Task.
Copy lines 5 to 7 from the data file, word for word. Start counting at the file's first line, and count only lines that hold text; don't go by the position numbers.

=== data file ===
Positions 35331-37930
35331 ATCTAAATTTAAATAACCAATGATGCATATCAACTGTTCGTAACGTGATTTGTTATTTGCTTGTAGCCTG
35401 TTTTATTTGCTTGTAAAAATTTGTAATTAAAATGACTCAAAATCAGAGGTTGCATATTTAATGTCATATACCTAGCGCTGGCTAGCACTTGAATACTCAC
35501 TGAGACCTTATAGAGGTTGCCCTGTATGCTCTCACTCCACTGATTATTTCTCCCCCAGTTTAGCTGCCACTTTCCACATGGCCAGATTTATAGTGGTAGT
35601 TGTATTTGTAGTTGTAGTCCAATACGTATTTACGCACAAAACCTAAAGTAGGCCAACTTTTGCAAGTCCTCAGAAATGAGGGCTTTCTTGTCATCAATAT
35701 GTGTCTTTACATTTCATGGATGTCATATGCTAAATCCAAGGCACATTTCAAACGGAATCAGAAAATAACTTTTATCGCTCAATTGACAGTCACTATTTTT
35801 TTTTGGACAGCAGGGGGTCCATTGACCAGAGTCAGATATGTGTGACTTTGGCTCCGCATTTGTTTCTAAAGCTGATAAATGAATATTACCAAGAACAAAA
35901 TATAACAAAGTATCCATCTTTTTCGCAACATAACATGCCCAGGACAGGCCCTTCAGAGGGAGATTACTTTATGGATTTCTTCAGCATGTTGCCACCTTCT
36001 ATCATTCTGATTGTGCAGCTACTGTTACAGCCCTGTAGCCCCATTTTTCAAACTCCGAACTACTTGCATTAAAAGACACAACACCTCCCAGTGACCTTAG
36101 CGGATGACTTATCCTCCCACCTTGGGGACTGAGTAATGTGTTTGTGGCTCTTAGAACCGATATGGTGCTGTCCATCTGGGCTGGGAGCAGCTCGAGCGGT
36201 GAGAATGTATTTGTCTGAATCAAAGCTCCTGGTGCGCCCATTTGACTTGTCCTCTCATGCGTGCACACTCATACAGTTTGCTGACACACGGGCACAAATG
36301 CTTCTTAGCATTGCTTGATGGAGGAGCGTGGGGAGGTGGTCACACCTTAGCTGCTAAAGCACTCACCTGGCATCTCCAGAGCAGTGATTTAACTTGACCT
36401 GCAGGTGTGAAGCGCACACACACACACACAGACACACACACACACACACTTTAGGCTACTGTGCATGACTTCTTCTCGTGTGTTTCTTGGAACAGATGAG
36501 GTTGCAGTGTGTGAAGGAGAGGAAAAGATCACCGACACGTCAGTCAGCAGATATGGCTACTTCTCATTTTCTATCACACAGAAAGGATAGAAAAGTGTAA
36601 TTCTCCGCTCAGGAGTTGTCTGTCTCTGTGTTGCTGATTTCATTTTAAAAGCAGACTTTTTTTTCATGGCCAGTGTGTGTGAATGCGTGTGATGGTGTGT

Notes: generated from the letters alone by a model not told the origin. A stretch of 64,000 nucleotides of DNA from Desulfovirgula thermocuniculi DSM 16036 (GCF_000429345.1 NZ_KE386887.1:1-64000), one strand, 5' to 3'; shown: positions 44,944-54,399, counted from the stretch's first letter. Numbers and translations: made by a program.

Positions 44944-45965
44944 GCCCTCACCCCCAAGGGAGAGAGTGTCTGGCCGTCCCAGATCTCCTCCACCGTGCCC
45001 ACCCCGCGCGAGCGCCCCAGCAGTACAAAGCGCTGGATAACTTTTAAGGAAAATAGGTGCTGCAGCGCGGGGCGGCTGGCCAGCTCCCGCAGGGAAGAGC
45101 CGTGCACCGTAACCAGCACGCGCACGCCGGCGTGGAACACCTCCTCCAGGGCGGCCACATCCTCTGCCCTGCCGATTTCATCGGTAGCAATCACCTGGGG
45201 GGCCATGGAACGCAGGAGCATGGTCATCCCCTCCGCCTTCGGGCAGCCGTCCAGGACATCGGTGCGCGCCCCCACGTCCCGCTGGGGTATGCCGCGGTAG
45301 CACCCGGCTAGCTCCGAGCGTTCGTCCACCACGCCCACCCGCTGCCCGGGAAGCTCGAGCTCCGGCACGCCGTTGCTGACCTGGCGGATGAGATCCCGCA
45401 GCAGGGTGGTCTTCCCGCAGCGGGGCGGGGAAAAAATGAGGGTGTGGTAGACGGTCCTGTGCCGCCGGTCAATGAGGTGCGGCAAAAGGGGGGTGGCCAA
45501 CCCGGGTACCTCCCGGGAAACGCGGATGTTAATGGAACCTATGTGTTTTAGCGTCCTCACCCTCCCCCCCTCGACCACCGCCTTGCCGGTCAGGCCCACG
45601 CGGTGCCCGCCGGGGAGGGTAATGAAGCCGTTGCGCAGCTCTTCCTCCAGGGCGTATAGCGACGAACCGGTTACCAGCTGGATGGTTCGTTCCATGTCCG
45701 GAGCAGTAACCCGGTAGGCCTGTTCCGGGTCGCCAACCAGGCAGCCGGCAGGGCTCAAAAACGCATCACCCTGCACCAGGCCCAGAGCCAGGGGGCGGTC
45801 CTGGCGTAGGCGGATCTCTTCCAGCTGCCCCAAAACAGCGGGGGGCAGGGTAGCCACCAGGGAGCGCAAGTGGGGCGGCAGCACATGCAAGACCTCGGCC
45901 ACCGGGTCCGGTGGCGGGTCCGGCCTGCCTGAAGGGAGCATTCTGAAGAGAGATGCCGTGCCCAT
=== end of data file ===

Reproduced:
35601 TGTATTTGTAGTTGTAGTCCAATACGTATTTACGCACAAAACCTAAAGTAGGCCAACTTTTGCAAGTCCTCAGAAATGAGGGCTTTCTTGTCATCAATAT
35701 GTGTCTTTACATTTCATGGATGTCATATGCTAAATCCAAGGCACATTTCAAACGGAATCAGAAAATAACTTTTATCGCTCAATTGACAGTCACTATTTTT
35801 TTTTGGACAGCAGGGGGTCCATTGACCAGAGTCAGATATGTGTGACTTTGGCTCCGCATTTGTTTCTAAAGCTGATAAATGAATATTACCAAGAACAAAA